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How Low Can Oil Go?

I am an analyst and anti-economic bubble activist who is currently warning about growing bubbles in Canada, Australia, Nordic countries, China, emerging markets, Web 2.0 startups, U.S. higher education, and more. I believe that the popping of these bubbles will cause the next financial crisis.

Contact Jesse Colombo

The author is a Forbes contributor. The opinions expressed are those of the writer.


11/30/2014 @ 6:55PM 

Six months ago, I wrote a detailed report warning about the bubble in crude oil and why it was likely headed for a bust. 

That was on June 9th, when light sweet crude oil was trading at $102 per barrel; in less than two weeks, the crude oil bubble reached its peak, and plunged to just $66 today – a 35 percent decline that took the world by surprise. Since then, this report has gone viral with over 175,000 views.

Though I plan to write a detailed follow-up report explaining what I foresee for crude oil and the shale energy industry after this bust, I’d like to use this post to briefly show some of the key charts that are relevant for determining crude oil’s next immediate move.

On Black Friday, OPEC announced that it will not cut production to shore up oil prices, which caused oil to crash by over 10 percent that day alone. Friday’s plunge caused light sweet crude oil (the U.S. oil benchmark) to sink below its $70 support level. If this break below $70 can be sustained, $60 is the next obvious support level that crude may try to shoot for.

At some point, a bounce or consolidation may occur as crude oil is quite oversold on a technical basis. 

One scenario is that crude tries to touch $60 or just above it and consolidates before its next major directional move. If the $60 support level is broken, $40 (the early-2009 lows) is the next major support level to watch.


Brent crude oil (the main benchmark outside of the U.S.) sliced under its $90 support level and is now sitting just above its $70 support level. 

As with light sweet crude, there is a good chance that brent crude will experience some sort of bounce or consolidation in the near future as it tries to work off its oversold condition.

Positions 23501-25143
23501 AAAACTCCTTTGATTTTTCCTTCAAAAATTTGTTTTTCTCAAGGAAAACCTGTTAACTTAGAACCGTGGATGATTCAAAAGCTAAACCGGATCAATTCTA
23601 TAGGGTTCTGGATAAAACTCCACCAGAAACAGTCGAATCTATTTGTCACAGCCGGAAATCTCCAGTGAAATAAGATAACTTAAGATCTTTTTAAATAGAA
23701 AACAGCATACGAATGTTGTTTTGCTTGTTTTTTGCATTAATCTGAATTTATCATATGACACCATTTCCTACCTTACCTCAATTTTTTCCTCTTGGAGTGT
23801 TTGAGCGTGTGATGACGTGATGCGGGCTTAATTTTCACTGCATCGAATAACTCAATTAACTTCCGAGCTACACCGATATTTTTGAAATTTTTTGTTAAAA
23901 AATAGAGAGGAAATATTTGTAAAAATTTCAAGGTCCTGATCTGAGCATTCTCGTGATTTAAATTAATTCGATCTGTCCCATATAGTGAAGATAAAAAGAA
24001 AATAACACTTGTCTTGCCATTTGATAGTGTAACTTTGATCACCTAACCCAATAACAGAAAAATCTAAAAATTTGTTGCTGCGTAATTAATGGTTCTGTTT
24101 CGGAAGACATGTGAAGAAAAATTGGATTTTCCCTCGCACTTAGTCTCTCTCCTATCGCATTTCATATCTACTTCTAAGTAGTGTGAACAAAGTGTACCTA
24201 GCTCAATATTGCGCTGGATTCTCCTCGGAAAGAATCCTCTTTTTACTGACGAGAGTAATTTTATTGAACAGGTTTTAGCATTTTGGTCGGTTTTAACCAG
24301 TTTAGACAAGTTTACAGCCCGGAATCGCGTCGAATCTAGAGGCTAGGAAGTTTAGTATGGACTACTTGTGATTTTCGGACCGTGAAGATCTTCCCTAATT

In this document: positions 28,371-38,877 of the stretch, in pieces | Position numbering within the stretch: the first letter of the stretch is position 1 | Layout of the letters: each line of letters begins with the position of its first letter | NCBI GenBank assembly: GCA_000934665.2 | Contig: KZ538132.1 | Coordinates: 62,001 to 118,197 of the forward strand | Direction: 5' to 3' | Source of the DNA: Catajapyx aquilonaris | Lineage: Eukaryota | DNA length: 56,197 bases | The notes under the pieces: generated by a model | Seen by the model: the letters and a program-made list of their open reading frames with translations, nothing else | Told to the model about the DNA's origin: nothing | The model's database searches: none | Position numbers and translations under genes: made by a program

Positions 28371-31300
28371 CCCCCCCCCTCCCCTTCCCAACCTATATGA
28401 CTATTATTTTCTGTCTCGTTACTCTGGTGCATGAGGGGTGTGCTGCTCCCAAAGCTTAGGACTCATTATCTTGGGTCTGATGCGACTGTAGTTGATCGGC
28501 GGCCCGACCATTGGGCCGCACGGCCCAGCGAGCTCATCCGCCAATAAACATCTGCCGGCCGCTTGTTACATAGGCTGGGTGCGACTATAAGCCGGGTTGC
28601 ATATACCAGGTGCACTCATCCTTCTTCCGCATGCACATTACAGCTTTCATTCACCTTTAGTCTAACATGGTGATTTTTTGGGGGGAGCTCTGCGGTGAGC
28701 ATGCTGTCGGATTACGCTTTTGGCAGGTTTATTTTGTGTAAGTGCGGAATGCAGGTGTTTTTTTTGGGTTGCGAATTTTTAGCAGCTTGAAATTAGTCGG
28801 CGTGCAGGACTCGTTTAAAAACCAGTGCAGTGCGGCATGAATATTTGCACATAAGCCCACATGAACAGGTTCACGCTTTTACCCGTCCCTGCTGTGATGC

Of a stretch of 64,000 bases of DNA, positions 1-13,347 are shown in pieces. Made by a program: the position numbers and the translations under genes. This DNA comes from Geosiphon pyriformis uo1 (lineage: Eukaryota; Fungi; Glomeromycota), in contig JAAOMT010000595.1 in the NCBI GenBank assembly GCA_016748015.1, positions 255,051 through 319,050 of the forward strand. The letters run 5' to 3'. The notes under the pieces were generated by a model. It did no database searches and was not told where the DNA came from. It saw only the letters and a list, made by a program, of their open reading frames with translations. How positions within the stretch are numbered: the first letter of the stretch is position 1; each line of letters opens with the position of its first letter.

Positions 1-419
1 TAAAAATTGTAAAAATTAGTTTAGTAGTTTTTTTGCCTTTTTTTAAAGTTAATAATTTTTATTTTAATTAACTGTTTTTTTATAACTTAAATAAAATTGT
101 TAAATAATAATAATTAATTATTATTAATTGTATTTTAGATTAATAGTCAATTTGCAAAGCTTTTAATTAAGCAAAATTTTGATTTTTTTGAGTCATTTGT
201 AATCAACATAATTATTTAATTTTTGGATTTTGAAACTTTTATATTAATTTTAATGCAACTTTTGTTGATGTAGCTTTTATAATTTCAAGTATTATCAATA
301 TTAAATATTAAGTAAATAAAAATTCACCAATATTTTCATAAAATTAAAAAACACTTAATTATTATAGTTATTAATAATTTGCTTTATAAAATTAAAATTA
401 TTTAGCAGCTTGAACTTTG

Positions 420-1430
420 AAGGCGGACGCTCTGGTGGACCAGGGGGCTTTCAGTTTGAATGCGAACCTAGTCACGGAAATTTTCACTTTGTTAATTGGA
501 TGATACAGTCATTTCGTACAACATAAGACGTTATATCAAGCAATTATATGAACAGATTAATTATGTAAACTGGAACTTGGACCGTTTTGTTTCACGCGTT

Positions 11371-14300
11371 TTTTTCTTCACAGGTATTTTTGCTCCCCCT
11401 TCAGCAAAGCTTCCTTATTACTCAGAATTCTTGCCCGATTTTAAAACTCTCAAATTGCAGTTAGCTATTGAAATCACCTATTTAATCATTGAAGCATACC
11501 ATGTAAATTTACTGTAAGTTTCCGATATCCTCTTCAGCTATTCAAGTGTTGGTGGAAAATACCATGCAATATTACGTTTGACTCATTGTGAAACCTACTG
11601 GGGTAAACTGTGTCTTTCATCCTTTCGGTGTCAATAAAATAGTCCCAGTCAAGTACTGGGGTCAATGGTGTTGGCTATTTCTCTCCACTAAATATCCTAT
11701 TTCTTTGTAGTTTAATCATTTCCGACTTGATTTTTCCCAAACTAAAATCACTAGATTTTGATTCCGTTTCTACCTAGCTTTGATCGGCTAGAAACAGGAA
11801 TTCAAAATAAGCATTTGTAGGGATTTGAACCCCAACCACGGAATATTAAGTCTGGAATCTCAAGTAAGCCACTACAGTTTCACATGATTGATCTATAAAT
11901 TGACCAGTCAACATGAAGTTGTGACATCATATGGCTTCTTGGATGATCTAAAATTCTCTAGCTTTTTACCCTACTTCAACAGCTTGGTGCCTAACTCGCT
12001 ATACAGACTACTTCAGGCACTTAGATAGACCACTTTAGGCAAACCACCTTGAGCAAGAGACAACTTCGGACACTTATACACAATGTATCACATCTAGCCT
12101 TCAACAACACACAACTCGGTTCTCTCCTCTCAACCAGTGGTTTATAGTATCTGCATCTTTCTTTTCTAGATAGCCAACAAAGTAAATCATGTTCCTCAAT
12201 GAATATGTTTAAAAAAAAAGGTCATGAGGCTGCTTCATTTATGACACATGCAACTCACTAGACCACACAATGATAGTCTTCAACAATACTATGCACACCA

Brent crude may start to consolidate off of the $70 support level or just above it. 

If $70 is eventually broken, the next major or obvious support level is found all the way down at $40. 



Following the U.S. dollar is key to understanding the crude oil market. The U.S. dollar trades inversely with commodities including oil, and its moves often affect crude oil prices very strongly. 

The U.S. dollar’s rally since July was one of the primary reasons why crude oil plunged when it did. Traders who can successfully forecast the direction of the dollar can apply this knowledge to forecasting crude oil.

A few months ago, the U.S. Dollar Index climbed above its diagonal resistance line and is now just below its $90-$93 resistance zone. If the Dollar Index can surpass this resistance zone, the bearish case for crude oil will likely persist. 

If the Dollar Index experiences some sort of pullback or consolidation in the near future (possibly under the $90-$93 zone), then both brent and light sweet crude oil are likely to experience consolidations or bounces of their own. It is possible that the Dollar Index will consolidate under $90-$93 before attempting a bullish breakout above this level.

A major possible bullish factor for the dollar is the eventual unwinding of the multi-trillion dollar global carry trade that was encouraged by the Fed’s ZIRP and QE policies. 

This carry trade helped to inflate bubbles in assets across the world, as I discussed at the beginning of all of my emerging markets bubble reports. 

The ending of this carry trade will harm the inflated assets that benefited from the carry trade, while the dollar will rally.


As I wrote in my original crude oil bubble report, I believe that the popping of the oil bubble will also lead to the popping of a bubble that developed in the U.S. shale energy industry. 

To summarize, the shale boom was driven by a combination of artificially high oil prices after 2009 and cheap credit in the form of junk bonds that were used to finance the shale producers’ drilling activities.

Many shale oil companies have production costs in the $70s, so a sustained drop below this level will cause many of these companies to shut down and lay off workers. 

The energy industry is notorious for its violent booms and busts, so another bust would certainly not be unprecedented. 

The early-1980s oil bust severely harmed the oil-dependent economies of Texas and Oklahoma.

Please follow or add me on Twitter, Facebook, and LinkedIn to stay informed about the most important trading and bubble news as well as my related commentary.

(Disclaimer: All information is provided for educational purposes only and should not be relied on for making any investment decisions. These chart analysis blog posts are simply market “play by plays” and color commentaries, not hard predictions, as the author is an agnostic on short-term market movements.)

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